Anti-noise activists say that people burst dangerous firecrackers violating anti-pollution laws during Diwali; it’s high time people understand the hazards and celebrate the festival with lights, not noise
Vilas Chaturvedi (name changed) has been operating a small stationery shop for more than two decades on the busy street of a suburban area in Mumbai. Apart from the continuous honking of vehicles, these days, the firecrackers are adding to his irritation. So much so that he has decided to stay at home to escape the loud noise.
Many, like Mr Chaturvedi, feel irritated and tired during Diwali. This is because of the firecrackers that are lit and which explode with a loud bang, emitting toxic chemicals, and of course, deafening noise, all of which pollute the air. Anti-noise activists say that despite strict laws and other campaigns to reduce noise pollution, people need to take action on their own for the harm they are causing themselves and to the environment by lighting such dangerous—and extremely irritating—firecrackers.
Sumaira Abdulali, convener of the Awaaz Foundation, which is campaigning against noise pollution, told Moneylife, “This is not the traditional way of celebrating Diwali. Until recently, such firecrackers were not sold. People should understand the harm they are causing themselves and to the environment. By exploding these firecrackers, they are putting their children at risk as these firecrackers emit toxic chemicals. Many of the chemical components used in these firecrackers fall under the category of hazardous and poisonous items.”
Sudhir Badami, a Mumbai-based activist, said that people continue to ignite
firecrackers after 10PM in open spaces like Marine Drive, violating laws. At the same time, these firecrackers also poison the environment. “The anti-noise pollution law clearly mentions that firecrackers producing noise cannot be burst in silence zones at any time of the day or night, and they cannot be burst from 10PM-6AM in other places. There is a restriction on the emission of noise from these firecrackers—it should not exceed 123dB (decibels) for instant ignition. Such firecrackers emit chemicals which are hazardous to health. There is an urgent need to control them.”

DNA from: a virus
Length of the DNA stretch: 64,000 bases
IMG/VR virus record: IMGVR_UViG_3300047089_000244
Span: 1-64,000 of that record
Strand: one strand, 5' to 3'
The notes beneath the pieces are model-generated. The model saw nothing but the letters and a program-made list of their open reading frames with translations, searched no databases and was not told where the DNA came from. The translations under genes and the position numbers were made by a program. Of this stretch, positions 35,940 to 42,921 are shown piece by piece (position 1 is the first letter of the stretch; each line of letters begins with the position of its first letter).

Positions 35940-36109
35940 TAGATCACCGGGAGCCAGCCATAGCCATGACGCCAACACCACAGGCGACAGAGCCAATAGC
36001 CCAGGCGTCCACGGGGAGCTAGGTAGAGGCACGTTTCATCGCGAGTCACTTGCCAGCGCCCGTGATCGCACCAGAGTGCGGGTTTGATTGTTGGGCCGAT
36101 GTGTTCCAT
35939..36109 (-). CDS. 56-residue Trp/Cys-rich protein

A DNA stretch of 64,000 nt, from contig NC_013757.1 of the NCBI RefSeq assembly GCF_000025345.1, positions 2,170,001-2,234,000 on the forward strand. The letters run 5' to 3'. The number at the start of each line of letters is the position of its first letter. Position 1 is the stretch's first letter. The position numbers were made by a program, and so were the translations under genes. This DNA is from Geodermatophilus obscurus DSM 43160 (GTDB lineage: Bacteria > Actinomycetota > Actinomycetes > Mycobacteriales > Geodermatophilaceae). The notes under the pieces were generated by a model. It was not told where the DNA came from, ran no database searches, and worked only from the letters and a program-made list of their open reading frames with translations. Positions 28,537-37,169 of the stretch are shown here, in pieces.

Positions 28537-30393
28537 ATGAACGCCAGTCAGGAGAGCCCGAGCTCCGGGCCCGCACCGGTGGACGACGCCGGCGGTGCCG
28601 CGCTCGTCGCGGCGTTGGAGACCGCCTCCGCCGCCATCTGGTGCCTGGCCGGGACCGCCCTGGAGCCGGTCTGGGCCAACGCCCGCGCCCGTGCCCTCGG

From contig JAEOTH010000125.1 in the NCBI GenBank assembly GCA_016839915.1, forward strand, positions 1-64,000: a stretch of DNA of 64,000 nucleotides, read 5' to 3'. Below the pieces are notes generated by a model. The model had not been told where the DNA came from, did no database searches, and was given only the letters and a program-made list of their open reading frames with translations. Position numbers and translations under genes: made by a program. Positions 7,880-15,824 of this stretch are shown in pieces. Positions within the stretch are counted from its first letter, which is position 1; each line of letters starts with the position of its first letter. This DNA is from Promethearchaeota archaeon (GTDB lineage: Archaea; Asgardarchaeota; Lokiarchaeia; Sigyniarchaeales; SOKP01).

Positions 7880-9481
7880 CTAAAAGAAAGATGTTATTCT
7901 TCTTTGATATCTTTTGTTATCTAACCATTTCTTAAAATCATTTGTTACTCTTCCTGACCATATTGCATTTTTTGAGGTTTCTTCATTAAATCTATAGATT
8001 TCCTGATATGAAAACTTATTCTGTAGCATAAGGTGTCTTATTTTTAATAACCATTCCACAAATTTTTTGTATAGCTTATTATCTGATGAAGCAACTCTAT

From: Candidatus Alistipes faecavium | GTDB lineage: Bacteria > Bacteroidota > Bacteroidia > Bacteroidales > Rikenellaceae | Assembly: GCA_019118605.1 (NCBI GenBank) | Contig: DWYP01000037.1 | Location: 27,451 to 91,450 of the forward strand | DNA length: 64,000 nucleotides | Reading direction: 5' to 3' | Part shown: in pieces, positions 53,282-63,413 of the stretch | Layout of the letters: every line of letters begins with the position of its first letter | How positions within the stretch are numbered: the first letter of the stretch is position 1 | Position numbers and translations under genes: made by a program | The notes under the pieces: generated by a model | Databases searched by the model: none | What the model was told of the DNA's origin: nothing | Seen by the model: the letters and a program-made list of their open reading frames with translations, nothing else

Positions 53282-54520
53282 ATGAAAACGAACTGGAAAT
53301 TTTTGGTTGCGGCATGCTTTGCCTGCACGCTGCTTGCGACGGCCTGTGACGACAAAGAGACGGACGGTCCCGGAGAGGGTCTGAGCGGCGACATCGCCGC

Interestingly, such firecrackers, using explosive ingredients beyond the permissible limit, are openly sold in the market amidst the blame-game going on between the Maharashtra Pollution Control Board (MPCB) and the Department of Explosives (DOE).
It is reported that both these agencies do not curb the sale and manufacture of firecrackers as each one is blaming the other for the responsibility of curbing sale of these hazardous firecrackers. This gives a free hand to hawkers for selling such firecrackers much above the permissible limit.
“This issue has always been there, year after year. The DOE complains that it has a staff crunch and officials have to take care of the markets across Maharashtra,” added Ms Abdulali.
Meanwhile, some manufacturers, understanding the issue of pollution due to firecrackers, are commercially selling ‘eco-friendly’ crackers. They claim that these eco-friendly crackers are made out of recycled firecrackers using a method of vacuum combustion and they emit less smoke & noise. And these manufacturers say that people are gradually beginning to accept these crackers.
So light a lamp (or several) this Diwali and have a blast—and do spare a thought or two for the neighbourhood and environment before you strike a matchstick to light a powerful firecracker.